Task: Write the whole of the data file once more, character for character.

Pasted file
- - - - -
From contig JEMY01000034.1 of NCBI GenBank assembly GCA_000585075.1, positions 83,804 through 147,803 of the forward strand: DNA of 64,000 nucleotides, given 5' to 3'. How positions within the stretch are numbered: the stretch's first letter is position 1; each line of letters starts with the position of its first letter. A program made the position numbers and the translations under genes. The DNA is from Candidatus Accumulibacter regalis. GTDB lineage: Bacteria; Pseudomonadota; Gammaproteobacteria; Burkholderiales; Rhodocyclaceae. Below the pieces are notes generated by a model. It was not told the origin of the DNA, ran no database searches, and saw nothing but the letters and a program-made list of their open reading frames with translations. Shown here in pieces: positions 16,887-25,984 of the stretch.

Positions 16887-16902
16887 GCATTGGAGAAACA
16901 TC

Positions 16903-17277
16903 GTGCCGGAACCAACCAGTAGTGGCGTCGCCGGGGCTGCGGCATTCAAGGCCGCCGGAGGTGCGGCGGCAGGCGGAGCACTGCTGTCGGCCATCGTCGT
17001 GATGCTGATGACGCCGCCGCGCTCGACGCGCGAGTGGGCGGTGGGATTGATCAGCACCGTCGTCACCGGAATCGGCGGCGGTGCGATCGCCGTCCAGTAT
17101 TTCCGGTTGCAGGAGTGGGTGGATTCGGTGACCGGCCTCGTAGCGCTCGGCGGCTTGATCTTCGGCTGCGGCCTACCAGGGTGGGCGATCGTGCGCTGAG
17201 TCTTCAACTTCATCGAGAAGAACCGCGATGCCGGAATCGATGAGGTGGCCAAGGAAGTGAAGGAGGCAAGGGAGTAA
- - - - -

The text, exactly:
From contig JEMY01000034.1 of NCBI GenBank assembly GCA_000585075.1, positions 83,804 through 147,803 of the forward strand: DNA of 64,000 nucleotides, given 5' to 3'. How positions within the stretch are numbered: the stretch's first letter is position 1; each line of letters starts with the position of its first letter. A program made the position numbers and the translations under genes. The DNA is from Candidatus Accumulibacter regalis. GTDB lineage: Bacteria; Pseudomonadota; Gammaproteobacteria; Burkholderiales; Rhodocyclaceae. Below the pieces are notes generated by a model. It was not told the origin of the DNA, ran no database searches, and saw nothing but the letters and a program-made list of their open reading frames with translations. Shown here in pieces: positions 16,887-25,984 of the stretch.

Positions 16887-16902
16887 GCATTGGAGAAACA
16901 TC

Positions 16903-17277
16903 GTGCCGGAACCAACCAGTAGTGGCGTCGCCGGGGCTGCGGCATTCAAGGCCGCCGGAGGTGCGGCGGCAGGCGGAGCACTGCTGTCGGCCATCGTCGT
17001 GATGCTGATGACGCCGCCGCGCTCGACGCGCGAGTGGGCGGTGGGATTGATCAGCACCGTCGTCACCGGAATCGGCGGCGGTGCGATCGCCGTCCAGTAT
17101 TTCCGGTTGCAGGAGTGGGTGGATTCGGTGACCGGCCTCGTAGCGCTCGGCGGCTTGATCTTCGGCTGCGGCCTACCAGGGTGGGCGATCGTGCGCTGAG
17201 TCTTCAACTTCATCGAGAAGAACCGCGATGCCGGAATCGATGAGGTGGCCAAGGAAGTGAAGGAGGCAAGGGAGTAA